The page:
Why I’m Okay With The “Take A Knee” Protest

Yeah, I’m totally cool with this.
Source: Statesman

Anyone who knows me knows I couldn’t care less about sports. I’m not into competitive events (especially not ones that boil down to, “hit the other guy as hard as you can”). But when a sport starts stirring up political controversy and touches on issues of social justice by kneeling down during the national anthem, I can’t deny that it sits in several of my wheelhouses.

As you’ve almost certainly have gathered from the title, I have no problems with the ‘take a knee’ protests going around the NFL right now. I fact, as long they continue the protests peacefully and no one gets hurt, I wish them the best and hope people start to listen. After all, that’s the point of a controversial protest; to do something so shocking that people have no choice but to pay attention to you.

But, I also understand how a lot of people have misinterpreted this as an attack on the flag and the pledge. So, in an attempt to bridge the divide between us and promote empathy between divided factions, I’m going to attempt to debunk a few of the common complaints I’ve heard so far.

It was never about the flag

This the most common cry heard on the web right now, so I’ll keep it short. People joining the protest aren’t protesting against the flag; they’re using the flag as a vehicle to protest against police brutality.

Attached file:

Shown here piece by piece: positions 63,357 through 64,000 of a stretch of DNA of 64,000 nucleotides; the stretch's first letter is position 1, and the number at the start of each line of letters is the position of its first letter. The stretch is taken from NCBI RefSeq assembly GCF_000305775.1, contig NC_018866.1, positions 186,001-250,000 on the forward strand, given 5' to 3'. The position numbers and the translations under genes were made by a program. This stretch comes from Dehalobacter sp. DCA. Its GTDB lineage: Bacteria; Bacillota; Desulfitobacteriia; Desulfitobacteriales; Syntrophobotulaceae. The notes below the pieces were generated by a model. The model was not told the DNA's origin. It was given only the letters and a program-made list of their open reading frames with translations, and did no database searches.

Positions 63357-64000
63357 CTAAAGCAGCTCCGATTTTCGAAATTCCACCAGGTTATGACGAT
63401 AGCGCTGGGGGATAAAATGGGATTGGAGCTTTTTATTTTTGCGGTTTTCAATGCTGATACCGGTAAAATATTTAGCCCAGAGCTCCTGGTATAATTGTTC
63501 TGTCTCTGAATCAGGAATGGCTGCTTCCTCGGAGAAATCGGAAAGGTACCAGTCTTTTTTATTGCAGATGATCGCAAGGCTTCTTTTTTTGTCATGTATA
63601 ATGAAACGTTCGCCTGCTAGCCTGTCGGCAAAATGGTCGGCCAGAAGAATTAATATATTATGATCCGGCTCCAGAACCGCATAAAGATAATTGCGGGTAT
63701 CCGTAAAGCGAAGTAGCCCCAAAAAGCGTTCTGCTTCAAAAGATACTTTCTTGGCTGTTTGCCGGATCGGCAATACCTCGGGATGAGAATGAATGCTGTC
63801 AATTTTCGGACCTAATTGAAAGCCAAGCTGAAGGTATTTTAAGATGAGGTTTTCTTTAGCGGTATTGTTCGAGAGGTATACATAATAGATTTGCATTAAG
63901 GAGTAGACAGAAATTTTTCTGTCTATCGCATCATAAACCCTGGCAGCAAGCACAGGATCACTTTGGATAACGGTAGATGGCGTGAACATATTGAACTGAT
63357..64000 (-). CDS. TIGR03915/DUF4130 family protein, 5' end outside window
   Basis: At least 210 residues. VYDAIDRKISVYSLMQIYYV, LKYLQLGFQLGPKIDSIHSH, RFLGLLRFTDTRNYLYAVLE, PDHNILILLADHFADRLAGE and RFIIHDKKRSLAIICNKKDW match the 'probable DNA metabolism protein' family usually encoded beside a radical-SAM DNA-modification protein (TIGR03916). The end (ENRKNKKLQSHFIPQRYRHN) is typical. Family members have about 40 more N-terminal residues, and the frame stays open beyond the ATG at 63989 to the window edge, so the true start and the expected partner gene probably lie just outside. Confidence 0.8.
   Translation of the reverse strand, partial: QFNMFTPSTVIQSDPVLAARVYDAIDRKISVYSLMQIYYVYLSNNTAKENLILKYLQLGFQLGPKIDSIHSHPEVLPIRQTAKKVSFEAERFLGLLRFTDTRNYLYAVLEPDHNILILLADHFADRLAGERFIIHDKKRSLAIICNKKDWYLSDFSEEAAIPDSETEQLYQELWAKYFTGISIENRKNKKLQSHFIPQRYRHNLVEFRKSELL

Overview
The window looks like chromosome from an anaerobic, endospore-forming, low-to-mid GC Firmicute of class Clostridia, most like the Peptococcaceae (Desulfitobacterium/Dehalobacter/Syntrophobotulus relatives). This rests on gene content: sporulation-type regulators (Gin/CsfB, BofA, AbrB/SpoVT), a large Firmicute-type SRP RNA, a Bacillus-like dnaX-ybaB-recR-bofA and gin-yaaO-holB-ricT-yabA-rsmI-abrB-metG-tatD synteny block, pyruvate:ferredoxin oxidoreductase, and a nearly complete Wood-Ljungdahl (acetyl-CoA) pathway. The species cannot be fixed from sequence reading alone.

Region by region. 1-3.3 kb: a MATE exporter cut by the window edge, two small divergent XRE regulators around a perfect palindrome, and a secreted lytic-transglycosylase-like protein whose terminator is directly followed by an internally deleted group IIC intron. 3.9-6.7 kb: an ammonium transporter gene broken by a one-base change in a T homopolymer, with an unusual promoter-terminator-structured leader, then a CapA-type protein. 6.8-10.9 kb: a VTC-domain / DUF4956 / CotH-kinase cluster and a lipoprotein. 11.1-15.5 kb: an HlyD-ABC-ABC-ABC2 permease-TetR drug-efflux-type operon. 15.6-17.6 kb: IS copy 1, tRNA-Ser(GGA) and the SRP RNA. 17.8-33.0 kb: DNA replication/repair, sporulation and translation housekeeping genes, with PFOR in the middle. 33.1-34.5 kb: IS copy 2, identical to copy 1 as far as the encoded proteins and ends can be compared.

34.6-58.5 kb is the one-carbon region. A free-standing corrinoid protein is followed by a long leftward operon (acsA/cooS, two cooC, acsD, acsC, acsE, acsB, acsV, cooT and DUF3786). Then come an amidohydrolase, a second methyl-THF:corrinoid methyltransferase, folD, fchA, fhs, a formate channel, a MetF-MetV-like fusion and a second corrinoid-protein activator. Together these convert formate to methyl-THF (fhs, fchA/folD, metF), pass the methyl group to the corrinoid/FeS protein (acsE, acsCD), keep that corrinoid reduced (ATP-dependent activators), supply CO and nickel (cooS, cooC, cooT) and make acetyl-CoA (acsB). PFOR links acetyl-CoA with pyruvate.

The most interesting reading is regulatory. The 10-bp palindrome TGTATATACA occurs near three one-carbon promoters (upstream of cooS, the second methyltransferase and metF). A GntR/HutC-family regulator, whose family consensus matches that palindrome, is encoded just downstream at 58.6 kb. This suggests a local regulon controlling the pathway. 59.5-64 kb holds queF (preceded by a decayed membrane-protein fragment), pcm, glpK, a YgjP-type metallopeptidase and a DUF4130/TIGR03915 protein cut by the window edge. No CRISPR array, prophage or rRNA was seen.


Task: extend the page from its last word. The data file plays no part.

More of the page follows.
It’s like I said at the start; the point of committing a controversial act in protest is to garner attention. If these players protested by doing something benign and mundane, you would be giving a thought about this right now. You have to do something shocking when you’re trying to rally awareness to a cause.

We ‘disrespect the flag’ LITERALLY every day (and the law doesn’t care)

This is probably the second thing people bring up when they hear the complaints of respecting the flag.

If you actually read Chapter 10, Subsection 176 of the U.S. Flag Code which details how to respect the flag, you’d find a shocking number of ways we screw it up every day. Such examples of douchebaggery towards our banner include flag-printed clothing, carrying the flag horizontally, flag-printed uniforms and costumes, and – probably the most damning of all – using the flag in advertising (actually, you can double down on that last one since you’re also not supposed to use the flag as a receptacle).

That said, almost nobody freaks out about these ‘disrespectful’ acts because the flag code makes it clear that it is merely a suggestion. It makes sure that every entry on respect is bookmarked with the word “should” – not must.

The great irony is that this protest would have probably been ignored entirely if most of us just realized what the flag code does…

The flag is not our nation